In the fourth work from acclaimed director Karan Johar, Forrest Gump goes Bollywood for this epic tale of a mentally disabled man who enriches the lives of everyone he encounters.
During its surprisingly riveting 161 minute running time, the film spans the globe while chronicling three decades in the life of Rizvan Khan (Shah Rukh Khan) whose story is told mostly in a series of extended flashbacks by Khan who begins writing about his life in a diary for his beloved Mandira (Kajol).
Journeying from humble roots coming-of-age in India during the Muslim/Hindu riots thanks to his mother's belief that the world is only comprised of those from all walks of life who are either bad or good, eventually Khan finds love when he moves to San Francisco.
Having been undiagnosed until adulthood, once there the extraordinarily bright man who has a knack for fixing things but problems expressing his emotions or understanding subtlety in conversation discovers he has Asperger's Syndrome. Yet soon Khan is able to figure out how to navigate the terrain of his condition to experience life to its fullest.
And it's about this time that he falls for hardworking beautician and single mother Mandira whose patience and warmth helps their relationship blossom from a nice friendship into a loving marriage. Blissfully happy and supportive of each other's needs despite the fact that in addition to their mental and emotional challenges, the two adhere to different faiths as Mandira is a devout Hindu, once 9/11 strikes and the two experience a horrific tragedy caused by prejudice, their family is torn apart.
Determined to set things right, win back his wife, and meet the president of the United States to share his mantra that his “name is Khan” and he is “not a terrorist,” Rizwan Khan begins a Gump like quest throughout the United States in this charming effort that mixes tear-jerker sadness with lighthearted humor.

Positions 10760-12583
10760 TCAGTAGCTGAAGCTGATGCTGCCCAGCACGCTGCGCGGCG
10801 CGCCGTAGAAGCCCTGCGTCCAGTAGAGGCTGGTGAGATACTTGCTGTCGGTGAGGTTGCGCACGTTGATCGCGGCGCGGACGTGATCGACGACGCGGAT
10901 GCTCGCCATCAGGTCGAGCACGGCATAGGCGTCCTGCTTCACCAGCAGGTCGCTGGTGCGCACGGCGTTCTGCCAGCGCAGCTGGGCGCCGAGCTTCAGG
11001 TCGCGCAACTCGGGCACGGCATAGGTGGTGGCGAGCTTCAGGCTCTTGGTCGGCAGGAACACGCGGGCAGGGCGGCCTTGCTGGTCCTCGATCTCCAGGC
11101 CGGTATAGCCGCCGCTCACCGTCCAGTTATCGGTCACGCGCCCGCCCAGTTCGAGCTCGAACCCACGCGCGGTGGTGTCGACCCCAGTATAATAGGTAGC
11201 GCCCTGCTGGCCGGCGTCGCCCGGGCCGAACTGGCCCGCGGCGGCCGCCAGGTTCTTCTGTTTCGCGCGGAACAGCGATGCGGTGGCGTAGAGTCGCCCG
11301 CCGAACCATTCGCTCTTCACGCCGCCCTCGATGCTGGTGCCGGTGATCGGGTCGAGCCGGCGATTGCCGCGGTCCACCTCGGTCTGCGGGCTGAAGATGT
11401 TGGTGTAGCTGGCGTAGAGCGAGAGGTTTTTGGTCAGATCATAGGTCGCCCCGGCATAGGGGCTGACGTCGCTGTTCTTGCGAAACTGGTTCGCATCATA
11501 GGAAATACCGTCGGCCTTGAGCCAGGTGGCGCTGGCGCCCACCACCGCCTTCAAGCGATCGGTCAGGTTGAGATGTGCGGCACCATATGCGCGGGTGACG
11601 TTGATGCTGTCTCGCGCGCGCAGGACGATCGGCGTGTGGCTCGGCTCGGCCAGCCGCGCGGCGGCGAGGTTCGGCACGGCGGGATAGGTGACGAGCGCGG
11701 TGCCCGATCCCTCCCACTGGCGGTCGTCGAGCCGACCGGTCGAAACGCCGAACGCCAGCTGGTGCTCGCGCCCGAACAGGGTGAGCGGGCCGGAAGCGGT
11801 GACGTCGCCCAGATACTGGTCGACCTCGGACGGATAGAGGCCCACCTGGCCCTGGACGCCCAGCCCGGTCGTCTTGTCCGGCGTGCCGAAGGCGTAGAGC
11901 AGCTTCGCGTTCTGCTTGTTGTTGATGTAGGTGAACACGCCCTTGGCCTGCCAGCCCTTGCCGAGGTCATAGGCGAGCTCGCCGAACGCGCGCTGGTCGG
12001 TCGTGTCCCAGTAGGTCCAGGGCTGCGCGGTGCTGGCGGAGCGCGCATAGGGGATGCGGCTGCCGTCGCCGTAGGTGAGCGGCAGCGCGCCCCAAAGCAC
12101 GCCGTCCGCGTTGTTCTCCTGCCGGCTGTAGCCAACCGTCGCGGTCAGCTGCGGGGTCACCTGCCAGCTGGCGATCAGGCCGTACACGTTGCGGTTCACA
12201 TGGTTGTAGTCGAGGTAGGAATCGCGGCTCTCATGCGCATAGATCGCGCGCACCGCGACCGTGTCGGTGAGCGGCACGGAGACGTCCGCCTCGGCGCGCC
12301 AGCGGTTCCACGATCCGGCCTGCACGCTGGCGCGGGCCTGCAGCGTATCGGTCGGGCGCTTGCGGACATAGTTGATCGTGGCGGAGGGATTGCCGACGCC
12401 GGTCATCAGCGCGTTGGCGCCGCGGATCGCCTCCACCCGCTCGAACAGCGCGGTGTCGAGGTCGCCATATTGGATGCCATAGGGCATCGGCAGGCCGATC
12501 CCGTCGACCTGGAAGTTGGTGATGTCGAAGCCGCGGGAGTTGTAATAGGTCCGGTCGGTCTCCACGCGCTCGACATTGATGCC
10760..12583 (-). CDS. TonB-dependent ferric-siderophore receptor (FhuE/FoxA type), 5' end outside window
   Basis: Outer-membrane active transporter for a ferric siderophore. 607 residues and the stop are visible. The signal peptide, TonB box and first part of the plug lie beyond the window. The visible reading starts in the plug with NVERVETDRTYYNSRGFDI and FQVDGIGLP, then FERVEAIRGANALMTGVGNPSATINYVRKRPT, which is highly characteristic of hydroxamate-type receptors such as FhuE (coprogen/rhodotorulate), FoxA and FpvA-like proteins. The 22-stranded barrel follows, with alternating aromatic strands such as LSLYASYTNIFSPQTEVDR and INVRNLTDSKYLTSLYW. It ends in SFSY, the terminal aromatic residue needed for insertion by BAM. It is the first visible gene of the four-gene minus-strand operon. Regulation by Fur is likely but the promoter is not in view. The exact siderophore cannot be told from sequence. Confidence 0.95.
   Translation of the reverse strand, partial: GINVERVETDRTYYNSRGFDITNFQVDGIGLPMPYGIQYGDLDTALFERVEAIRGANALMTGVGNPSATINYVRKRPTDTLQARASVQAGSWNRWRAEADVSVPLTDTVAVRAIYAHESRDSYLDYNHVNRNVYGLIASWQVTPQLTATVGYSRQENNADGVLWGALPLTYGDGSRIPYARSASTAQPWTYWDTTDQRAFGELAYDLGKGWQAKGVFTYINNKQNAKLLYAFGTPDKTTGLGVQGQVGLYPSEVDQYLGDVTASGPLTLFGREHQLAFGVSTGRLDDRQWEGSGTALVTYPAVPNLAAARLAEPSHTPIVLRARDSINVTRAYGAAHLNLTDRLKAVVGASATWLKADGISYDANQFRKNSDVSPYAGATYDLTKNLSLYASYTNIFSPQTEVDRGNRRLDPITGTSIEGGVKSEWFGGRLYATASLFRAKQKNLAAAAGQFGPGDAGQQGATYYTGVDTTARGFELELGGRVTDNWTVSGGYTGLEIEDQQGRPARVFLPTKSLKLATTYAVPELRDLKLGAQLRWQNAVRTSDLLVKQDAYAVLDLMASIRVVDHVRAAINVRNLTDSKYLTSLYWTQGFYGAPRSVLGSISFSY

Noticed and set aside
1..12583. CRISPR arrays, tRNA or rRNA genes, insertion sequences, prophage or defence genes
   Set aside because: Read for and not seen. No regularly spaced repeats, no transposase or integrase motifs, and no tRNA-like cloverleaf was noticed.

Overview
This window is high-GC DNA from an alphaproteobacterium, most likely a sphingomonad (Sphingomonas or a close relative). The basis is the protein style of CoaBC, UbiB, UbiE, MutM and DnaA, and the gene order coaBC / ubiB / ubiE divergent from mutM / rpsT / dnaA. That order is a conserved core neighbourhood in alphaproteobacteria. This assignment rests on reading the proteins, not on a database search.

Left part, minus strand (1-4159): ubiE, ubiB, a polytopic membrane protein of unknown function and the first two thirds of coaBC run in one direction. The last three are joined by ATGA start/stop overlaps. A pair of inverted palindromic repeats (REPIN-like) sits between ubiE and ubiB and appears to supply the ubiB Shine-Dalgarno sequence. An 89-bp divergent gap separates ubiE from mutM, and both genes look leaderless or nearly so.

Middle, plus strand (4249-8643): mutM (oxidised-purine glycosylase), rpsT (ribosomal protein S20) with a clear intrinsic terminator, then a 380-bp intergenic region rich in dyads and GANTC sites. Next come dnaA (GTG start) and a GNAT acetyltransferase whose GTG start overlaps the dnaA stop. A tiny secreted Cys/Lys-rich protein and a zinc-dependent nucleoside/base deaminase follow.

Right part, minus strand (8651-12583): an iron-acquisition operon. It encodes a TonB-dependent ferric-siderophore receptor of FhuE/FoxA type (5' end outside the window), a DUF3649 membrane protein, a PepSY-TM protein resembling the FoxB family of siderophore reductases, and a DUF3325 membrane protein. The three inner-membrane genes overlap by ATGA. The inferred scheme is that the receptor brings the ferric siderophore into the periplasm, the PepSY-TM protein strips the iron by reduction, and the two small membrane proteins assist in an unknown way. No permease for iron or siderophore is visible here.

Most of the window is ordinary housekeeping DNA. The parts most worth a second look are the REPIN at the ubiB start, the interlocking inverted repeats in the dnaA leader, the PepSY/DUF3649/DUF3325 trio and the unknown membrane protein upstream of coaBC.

Emotionally however, My Name is Khan is as manipulative as women's weepie pictures of the 1940s while also being infused with the same socially conscious subtext of 1950s realism. Nonetheless the film strikes that difficult balance between the nostalgic familiarity of something from the past mixed in with the concerns of the present in a timely portrait of life after 9/11 for Eastern immigrants who practice the Muslim religion as American citizens.
Given its important message of tolerance and understanding that's nicely augmented by a narratively strong backbone, director Johar ensures that the movie holds our attention from start to finish. However, frequently the supporting characters such as the African-American Georgia residents seem disappointingly one-dimensional in an obvious political Hurricane Katrina modeled metaphor.
Likewise, at times the work feels far more pointed than a Michael Moore documentary especially when a character manages to pull through from certain-death as President Obama is elected to office in a moment that's more propagandist than it is poignant, which actually garnered laughter from this liberal reviewer.
Yet in spite of its earnest absurdity, because the film's heart is in its right place, it's easy to remain continually moved by the production even when it falters with false notes or forced plot points.
One of the most financially successful Bollywood productions to date, Fox Searchlight's My Name is Khan admittedly has less in common with the company's Oscar winning Slumdog Millionaire than it does with Paramount's Oscar winning Forrest Gump.
Atypical but lovingly made, the flawed but fantastic emotionally charged “people mover” picture uses old-fashioned Hollywood techniques and innocently nostalgic charm to open our eyes to the plight of Muslim citizens in a post-9/11 world by taking a one-of-a-kind journey with a man whose Name is Khan.
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FTC Disclosure: Per standard professional practice, I received a review copy of this title in order to evaluate it for my readers, which had no impact whatsoever on whether or not it received a favorable or unfavorable critique.